'Poke the Bear': Political quip isn't just about Russia anymore

During the Soviet era, folks loved to talk about 'poking the (Russian) bear.' But with Washington's current penchant for confrontation, the phrase is now an equal opportunity bit of political slang.

Alastair Grant/AP
According to news reports, Mary Pat Christie (c.), wife of New Jersey Gov. Chris Christie (r.), did not tell Britain's chancellor of the exchequer, George Osborne, to not 'poke the bear' on a recent trip to London. It is likely that Mr. Osborne had no intention of doing so.

Poke the bear. To antagonize someone or something to provoke a reaction.

Given how often politics now devolves into confrontation, it’s no surprise that this phrase is becoming more popular among the punditry.

The expression “poke the bear” is more than a century old, according to Google’s Ngram Viewer. It didn’t take off until the cold war, when it often was used as a warning not to rile the nuclear-armed Soviet Union. (The bear has been a longtime Russian symbol.) A 1981 column by Joseph Kraft about then-Secretary of State Alexander Haig’s efforts to sell weapons to China to increase leverage on the Russians argued: “The world … now believes that American policy toward Russia – if so high-sounding a term can be used for such an empty reality – consists of poking the bear.”

With Russian President Vladimir Putin drawing international condemnation for his ultra-hawkish moves, “poke the bear” still gets used in that context quite often. But Mr. Putin is getting plenty of company for ursine comparisons – including famously combative New Jersey Gov. Chris Christie, a likely Republican presidential candidate. After Governor Christie got into one of his widely publicized shouting matches with a protester last fall, CBS News’s Gayle King noted the angry reaction from Christie’s wife: “She sort of looks at the guy like, ‘You should stop talking, sir. Don’t poke the bear.’ ”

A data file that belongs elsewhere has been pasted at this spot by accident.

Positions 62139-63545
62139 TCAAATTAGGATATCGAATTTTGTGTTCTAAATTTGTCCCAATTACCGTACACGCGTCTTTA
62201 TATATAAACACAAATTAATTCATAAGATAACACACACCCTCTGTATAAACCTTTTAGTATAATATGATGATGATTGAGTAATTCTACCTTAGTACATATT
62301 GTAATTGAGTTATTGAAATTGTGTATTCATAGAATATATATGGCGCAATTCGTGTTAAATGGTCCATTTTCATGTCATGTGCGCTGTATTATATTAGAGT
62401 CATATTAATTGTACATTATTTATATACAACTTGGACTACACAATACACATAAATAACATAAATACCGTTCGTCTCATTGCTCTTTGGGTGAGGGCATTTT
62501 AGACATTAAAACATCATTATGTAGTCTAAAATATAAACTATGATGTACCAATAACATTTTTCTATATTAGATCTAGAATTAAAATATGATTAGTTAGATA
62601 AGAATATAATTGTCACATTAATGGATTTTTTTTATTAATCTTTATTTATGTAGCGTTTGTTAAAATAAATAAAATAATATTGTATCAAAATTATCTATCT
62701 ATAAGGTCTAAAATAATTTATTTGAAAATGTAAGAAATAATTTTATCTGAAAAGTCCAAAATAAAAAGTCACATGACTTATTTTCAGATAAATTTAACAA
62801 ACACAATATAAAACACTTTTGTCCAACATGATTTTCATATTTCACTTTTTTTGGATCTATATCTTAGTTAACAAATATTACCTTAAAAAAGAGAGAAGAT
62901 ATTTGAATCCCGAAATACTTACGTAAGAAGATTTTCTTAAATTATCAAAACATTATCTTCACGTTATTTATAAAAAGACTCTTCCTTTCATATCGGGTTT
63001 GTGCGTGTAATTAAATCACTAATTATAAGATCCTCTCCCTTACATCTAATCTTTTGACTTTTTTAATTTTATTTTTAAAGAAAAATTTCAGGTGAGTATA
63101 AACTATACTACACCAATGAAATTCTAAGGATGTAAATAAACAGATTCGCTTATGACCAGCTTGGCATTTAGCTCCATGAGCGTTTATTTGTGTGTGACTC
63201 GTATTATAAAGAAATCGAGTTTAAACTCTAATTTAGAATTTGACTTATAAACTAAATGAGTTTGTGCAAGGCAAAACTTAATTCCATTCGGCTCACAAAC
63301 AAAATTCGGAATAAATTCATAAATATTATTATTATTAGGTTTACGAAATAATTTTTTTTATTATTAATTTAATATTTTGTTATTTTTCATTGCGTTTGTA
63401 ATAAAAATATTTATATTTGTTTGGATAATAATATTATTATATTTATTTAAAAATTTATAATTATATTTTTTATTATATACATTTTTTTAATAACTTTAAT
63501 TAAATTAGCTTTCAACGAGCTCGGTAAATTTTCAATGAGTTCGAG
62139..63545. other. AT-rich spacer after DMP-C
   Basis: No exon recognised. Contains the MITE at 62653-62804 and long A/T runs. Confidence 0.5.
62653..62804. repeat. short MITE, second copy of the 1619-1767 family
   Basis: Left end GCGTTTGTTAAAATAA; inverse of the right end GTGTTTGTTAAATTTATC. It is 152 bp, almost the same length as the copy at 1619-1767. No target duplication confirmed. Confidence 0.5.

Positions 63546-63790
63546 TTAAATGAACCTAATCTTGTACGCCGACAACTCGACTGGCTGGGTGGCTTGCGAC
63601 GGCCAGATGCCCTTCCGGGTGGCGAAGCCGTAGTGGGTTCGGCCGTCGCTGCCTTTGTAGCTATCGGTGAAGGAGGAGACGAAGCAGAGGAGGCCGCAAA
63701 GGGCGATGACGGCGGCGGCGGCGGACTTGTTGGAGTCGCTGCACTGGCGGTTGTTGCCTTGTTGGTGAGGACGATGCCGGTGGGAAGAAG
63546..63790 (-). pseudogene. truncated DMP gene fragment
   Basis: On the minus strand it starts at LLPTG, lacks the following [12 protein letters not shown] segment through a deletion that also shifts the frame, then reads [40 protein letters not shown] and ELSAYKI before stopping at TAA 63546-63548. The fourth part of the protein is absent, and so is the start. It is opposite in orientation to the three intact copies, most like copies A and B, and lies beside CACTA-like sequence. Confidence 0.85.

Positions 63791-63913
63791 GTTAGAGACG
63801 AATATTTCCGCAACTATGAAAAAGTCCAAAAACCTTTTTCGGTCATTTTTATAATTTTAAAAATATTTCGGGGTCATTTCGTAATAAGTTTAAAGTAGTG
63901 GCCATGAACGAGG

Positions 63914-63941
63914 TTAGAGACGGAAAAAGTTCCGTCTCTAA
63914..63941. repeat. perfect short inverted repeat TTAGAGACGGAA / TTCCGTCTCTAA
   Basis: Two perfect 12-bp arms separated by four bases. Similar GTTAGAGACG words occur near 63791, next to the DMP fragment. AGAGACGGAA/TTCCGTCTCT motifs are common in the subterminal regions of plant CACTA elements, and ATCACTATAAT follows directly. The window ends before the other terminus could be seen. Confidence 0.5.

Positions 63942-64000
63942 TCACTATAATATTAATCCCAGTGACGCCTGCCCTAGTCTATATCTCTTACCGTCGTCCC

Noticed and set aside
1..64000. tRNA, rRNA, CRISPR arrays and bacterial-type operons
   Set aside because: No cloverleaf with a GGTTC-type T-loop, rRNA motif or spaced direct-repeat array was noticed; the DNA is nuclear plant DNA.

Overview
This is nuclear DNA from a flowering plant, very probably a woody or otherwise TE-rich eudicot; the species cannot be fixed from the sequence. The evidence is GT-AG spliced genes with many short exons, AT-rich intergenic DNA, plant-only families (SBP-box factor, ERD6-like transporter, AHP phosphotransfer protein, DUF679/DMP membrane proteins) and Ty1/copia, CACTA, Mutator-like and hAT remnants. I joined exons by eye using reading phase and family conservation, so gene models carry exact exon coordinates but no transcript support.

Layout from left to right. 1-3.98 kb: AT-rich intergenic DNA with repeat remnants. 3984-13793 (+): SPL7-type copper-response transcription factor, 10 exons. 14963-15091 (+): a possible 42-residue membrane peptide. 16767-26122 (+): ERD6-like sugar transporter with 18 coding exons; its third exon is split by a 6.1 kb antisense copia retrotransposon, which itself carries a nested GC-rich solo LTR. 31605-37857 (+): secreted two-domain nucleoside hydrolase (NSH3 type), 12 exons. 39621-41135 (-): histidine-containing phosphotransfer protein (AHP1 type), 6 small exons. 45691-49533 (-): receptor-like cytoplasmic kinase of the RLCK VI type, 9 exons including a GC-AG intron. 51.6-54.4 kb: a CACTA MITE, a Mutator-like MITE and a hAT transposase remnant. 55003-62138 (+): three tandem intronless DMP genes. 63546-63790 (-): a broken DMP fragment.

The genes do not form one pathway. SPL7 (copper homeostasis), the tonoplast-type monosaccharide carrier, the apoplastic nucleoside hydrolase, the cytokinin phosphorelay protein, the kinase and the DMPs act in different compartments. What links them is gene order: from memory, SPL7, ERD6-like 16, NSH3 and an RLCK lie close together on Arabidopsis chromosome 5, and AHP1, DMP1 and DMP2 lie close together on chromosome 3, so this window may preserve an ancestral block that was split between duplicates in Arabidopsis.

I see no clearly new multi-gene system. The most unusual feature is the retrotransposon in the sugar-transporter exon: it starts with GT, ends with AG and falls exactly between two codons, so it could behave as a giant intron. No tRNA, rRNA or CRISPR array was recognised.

But Democrats aren’t immune from the tag. In a comprehensive new analysis of President Obama’s relationship with the news media in the Columbia Journalism Review, Susan Milligan described the president’s news conference after Republicans walloped Democrats in last November’s midterm elections: “Ed Henry of Fox News asked Obama why he was ‘doubling down’ on his approach to Congress, and followed with a poke-the-bear question about whether there was something about Obama’s leadership that was the problem.”

USA Today’s Paul Singer, discussing a Republican Party initiative last month called “Hillary’s Hiding” to goad Hillary Rodham Clinton into becoming an actual presidential candidate, headlined the item “Poking the Bear.” Singer wrote: “Of course, given Clinton's ability to draw media coverage, it is possible Republicans may someday pine for the days when she was so hard to find.”

And in waging a highly unusual contest for a state Senate seat in a predominantly Democratic district in and around Raleigh, N.C., conservative filmmaker Molotov Mitchell (who changed his name from Jason Alexander Mitchell) defended his earlier video commentaries questioning where Mr. Obama was born: “It was to poke the bear on the left. It doesn’t matter where Barack Obama was born.” Mr. Mitchell’s tactics worked, but not to his benefit. He lost by a 2-to-1 margin.

Chuck McCutcheon and David Mark write their "Speaking Politics" blog exclusively for Politics Voices.

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